The MICC, in essence, is a system of extortion integrated into the very essence of the genuine need a for strong national defense, and designed to extract hundreds of billions of dollars each year to the advantage of its members. It represents a gross abuse of the patriotism of most Americans—and is cynical in the extreme.
The MICC’s corrupt gains have added up to trillions of dollars over the decades—in effect a tax on most Americans. If this reminds you of the Mafia, which originated as a justifiable reaction to oppression—and then turned to extortion and other criminal activates—you will have the right idea. Both the MICC and the MAFIA prey on the very people they purport to defend.
The MICC has operated since World War II, and so alarmed President Eisenhower that he made it the subject of his last speech as president. Over half a century later, his worst fears have been realized—and the MICC is now woven into the fabric of American life. In effect, Americans now think it is normal for the U.S. to spend more on National Security than the rest of the world put together, for the military to maintain more than a thousand foreign bases, for our troops to be in more than 100 countries, and for us to be kept in fear as the MICC hypes threat after threat after threat.
The MICC is as successful as it is because all its members are paid off in one way or another—and because because the very government institution, Congress, which is supposed to oversee the Defense Establishment, is complicit. First of all, Congress is dominated by moneyed interests (who own the defense contractors), and secondly the military have learned to game the system so that every senator and congressman relies on the Pentagon for defense jobs, and thus votes.
As for the other members of the MICC, let me paint you a quick picture.
- The military rely on the MICC for promotion and for well-paid retirement jobs in the defense industry. By military, I am referring mainly to general officers and would-be generals. The MICC is rank-driven and is not interested in the common soldier.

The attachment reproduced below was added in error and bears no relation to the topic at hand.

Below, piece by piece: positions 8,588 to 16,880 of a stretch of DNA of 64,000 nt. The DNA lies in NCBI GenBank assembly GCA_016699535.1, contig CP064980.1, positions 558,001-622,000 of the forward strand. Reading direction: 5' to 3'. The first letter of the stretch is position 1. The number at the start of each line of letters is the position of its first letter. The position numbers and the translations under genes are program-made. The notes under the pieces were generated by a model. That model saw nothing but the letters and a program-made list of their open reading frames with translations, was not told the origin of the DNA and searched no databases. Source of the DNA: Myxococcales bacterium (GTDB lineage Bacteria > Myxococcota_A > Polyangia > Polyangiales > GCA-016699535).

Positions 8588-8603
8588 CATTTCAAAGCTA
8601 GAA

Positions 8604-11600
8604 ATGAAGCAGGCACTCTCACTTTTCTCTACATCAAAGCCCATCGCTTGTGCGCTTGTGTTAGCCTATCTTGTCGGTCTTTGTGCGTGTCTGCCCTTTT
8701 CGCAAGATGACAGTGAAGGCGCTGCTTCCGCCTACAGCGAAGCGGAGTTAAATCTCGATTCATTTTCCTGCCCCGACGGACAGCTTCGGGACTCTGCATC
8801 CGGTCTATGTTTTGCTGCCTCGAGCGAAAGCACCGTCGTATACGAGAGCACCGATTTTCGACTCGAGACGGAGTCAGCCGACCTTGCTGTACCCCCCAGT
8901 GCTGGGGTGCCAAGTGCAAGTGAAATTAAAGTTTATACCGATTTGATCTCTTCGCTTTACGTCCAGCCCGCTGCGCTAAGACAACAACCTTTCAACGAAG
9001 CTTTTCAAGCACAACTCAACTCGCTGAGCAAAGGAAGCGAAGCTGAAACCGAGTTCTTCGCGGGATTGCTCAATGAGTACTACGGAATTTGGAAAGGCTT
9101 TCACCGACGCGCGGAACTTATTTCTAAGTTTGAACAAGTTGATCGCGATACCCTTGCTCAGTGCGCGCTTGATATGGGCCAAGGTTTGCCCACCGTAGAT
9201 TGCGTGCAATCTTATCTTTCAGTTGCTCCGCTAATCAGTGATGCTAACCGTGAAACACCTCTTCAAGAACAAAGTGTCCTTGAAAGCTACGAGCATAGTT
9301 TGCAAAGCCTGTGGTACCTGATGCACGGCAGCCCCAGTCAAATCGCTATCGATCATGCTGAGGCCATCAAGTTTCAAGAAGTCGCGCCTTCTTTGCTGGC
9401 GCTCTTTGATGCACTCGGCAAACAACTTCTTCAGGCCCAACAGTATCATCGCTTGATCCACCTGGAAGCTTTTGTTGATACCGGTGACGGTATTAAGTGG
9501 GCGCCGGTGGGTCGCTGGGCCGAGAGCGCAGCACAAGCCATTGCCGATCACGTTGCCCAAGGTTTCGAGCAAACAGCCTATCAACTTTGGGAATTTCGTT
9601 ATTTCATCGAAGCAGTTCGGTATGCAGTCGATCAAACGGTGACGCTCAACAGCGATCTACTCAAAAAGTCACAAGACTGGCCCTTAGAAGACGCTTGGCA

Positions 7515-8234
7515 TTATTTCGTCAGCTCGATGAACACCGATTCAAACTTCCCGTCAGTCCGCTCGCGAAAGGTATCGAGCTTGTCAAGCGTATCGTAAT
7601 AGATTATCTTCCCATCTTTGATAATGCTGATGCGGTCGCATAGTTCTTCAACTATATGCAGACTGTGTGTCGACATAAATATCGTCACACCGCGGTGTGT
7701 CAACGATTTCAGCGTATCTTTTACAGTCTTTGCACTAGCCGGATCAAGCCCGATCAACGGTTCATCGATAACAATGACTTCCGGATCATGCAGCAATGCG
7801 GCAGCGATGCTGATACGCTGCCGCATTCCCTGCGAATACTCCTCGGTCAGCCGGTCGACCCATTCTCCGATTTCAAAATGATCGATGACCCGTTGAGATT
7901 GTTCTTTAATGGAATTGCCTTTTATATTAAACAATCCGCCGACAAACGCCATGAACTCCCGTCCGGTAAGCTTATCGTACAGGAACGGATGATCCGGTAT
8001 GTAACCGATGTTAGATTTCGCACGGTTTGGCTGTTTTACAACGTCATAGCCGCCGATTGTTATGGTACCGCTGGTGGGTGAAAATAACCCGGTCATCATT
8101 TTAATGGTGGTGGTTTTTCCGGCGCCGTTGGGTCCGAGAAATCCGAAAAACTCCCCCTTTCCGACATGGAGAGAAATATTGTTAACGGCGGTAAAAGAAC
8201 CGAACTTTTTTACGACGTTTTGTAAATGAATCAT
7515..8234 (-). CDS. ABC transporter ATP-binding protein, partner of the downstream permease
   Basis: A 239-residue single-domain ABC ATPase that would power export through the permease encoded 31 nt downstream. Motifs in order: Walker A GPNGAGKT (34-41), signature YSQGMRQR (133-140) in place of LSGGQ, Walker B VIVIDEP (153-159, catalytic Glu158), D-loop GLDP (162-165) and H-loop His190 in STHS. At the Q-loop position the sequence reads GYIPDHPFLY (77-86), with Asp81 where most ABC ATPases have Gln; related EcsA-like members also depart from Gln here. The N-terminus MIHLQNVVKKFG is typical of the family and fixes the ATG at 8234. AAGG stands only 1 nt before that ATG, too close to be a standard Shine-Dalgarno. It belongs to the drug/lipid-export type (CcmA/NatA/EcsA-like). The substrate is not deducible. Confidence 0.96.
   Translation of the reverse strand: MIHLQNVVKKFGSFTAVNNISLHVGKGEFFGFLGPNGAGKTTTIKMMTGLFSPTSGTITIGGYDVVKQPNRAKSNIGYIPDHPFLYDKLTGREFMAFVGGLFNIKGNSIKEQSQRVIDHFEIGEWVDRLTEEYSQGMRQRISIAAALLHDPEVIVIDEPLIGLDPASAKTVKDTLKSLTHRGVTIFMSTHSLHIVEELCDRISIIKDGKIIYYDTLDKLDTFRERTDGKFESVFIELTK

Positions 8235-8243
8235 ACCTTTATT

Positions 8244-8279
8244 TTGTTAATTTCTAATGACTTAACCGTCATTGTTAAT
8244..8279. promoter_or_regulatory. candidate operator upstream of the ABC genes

- Lobbyists are rewarded financially, and sometimes with government jobs. The revolving door is endemic.
- The media are rewarded with (controlled) access and information. It is exceedingly difficult for a defense reporter to function without the cooperation of the MICC.
- Members of think-tanks keep their jobs because various MICC components fund their organizations.
If you want to truly understand the degree to which the U.S. is overpaying for defense because of the MICC, it is salutary to look at the costs of other defense establishments—and particularly the Israeli.
The Israelis maintain a truly formidable defense structure for a small fraction of what the U.S. spends, and yet manages to operate at the cutting edge.
We could do exactly the same thing if Congress did its job and the MICC was systematically dismantled.
As matters stand, the MICC is a threat to National Security. It is rotting us from within—and it’s costing us a great deal more than an arm and a leg. It’s costing us hundreds of billions of dollars each year—not mention the lives of a seemingly unending stream of young Americans.
How do I know about the MICC?
Well, as they say about combat, “I have seen the elephant.”
I’ll tell you that story some other time—probably in a book.